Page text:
8) Unscrew the loading gate spring (1” behind he loading gate opening) and install the new gate and screw it in
Reassemble in reverse order.
A) HOW TO MEASURE SIGHT HEIGHTS
Calculating Front Sight Height
Step 1: Measure barrel outside diameter, A, and put the dimension in the Barrel Diameter at Rear Sight field.
Step 2: Measure total rear sight height, B. Put the answer in the Rear Sight Height field.
Step 3: Measure barrel outside diameter, C, and put the answer in the Barrel Diameter at Front Sight field.
Use this Calculator to find out the Front Sight diameter, D, will be figured for you.
Calculating Rear Sight Height
Step 1: Measure barrel outside diameter, A, and put the dimension in the Barrel Diameter at Rear Sight field.
Step 2: Measure barrel outside diameter, C, and put the answer in the Barrel Diameter at Front Sight field.
Step 3: Measure total front sight height, D. Put the answer in the Front Sight Height field.
Use this Calculator to find the Rear Sight diameter, B, which will be figured for you.
Front Sight Windage
The front sight can be moved left (if shooting too far left) or right for the opposite windage. A couple of drops of red loctite can hold the front sight in place once you have it set.
Rear Sight Elevation
Pull the rear sight up to where you need it to align with the front sight. Shooting to high (move the rear sight lower) and vice versa for shooting too low.
This technique can be used for any front rifle sight with a dovetail or with a ramped dovetail. Remove factory front sight using brass or nylon punch while barrel is securely locked in vice. Clean the dovetail of any gun oils or residues with an alcohol based solvent. Place the front sight in the dovetail by hand to determine how much fitting will need to be done. Make sure the front of the sight is facing the shooters eye. The front of the sight is determined by the “flat” face of the sight. The angled face is pointed away from the shooter.
To determine how much fitting will be needed. The leading edge of the front sight dovetail should be able to be inserted by hand about halfway into the dovetail. If the sight’s dovetail does not then using a fine file or 120/220 sandpaper, remove a thin layer of the dovetail on the bottom of the sigh (front and then back). Do NOT over file! Only remove a small amount at a time until the sight dovetail can be inserted half way in the dovetail.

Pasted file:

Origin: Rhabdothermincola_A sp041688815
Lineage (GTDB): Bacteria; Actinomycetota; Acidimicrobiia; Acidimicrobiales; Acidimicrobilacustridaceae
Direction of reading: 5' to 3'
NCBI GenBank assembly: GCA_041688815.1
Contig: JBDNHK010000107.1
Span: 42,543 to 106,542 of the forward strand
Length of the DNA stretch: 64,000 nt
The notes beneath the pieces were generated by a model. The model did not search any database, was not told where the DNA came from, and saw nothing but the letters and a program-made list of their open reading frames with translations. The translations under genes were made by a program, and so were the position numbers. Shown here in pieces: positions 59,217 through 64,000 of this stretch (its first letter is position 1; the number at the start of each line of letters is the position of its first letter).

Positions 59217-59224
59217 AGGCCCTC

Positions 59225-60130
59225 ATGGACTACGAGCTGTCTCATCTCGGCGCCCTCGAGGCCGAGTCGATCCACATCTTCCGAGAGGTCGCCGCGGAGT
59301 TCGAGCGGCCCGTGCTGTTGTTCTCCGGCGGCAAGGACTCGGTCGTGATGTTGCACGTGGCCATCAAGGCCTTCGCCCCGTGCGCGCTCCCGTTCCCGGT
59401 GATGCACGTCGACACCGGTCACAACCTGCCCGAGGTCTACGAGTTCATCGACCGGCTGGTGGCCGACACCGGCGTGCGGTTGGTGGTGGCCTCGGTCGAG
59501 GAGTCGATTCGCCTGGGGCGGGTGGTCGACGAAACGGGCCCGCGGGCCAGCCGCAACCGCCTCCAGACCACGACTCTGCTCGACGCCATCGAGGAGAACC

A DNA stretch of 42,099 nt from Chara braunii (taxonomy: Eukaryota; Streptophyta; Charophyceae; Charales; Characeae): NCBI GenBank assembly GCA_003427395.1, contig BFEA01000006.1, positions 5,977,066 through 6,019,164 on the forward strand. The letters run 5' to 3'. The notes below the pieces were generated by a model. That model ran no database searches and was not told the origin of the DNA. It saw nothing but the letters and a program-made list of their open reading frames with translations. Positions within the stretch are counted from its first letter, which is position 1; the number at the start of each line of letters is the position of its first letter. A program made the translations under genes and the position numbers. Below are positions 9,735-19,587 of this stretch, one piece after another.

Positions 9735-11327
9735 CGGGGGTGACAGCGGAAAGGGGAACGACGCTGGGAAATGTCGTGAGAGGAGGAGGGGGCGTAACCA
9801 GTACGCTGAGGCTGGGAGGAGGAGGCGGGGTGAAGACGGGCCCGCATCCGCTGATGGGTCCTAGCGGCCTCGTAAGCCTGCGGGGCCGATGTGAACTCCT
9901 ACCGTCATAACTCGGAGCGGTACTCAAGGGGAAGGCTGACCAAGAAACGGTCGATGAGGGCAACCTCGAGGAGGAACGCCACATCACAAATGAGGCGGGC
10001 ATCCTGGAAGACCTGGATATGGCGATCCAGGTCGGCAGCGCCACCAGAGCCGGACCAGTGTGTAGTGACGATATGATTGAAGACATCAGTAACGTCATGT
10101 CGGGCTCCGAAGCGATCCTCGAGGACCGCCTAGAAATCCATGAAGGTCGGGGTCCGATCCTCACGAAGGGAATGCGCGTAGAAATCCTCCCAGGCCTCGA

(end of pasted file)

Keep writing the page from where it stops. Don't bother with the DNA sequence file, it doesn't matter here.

Once front sight fitting is complete and placed in dovetail. Use a brass or nylon sight punch to insert the sight the remaining distance. The front sight should be center within the slide for optimum shooting accuracy. Use calipers to verify.
O-Ring Retention: Ranger Point came up with our proprietary O-ring retention system several years ago while building custom rifles. The system worked beautifully in our custom stocks and works equally well in this application. O-rings create a natural friction even without a tight fit, preventing cartridges from slipping. They also isolate the cartridges from vibration, ensuring secure retention even during rough handling.
Our M-LOK quiver employs a two-ring option system. The quiver is sold with one O-ring installed in each hole. This ring has the loosest fit, but will ensure retention and ease of use under most circumstances. The second (top) O-ring groove has a slightly tighter fit, and can be used in place of, or in addition to the bottom O-ring.
We make this provision for those who will use their rifles in extreme conditions, such as freezing temperatures (O-rings shrink slightly) or rough use on OHVs. Bear in mind that using two rings per hole will make cartridges fairly difficult to remove. A twisting motion helps, especially if frost is present. We recommend trying the quiver with just the installed O-rings before assuming that more retention is necessary.
* One (bottom) O-ring is pre-installed, and works for most conditions.
* Existing O-ring may be moved to top groove for slightly tighter retention.
* Both O-rings may be used for extreme conditions.
* Use a dental pick or similar to remove O-rings.
* RPP does not recommend storing cartridges in quivers long term.
M-LOK Quiver Rail Install: The rear of our M-LOK Six Cartridge Quivers are based off the Magpul M-LOK Standard (it will work on any M-LOK rail). Our quivers have 4 attachment points on the rear of the part that require only two M-LOK slots: two locking lugs and two t-nut/scews. It takes about one minute to install the part securely.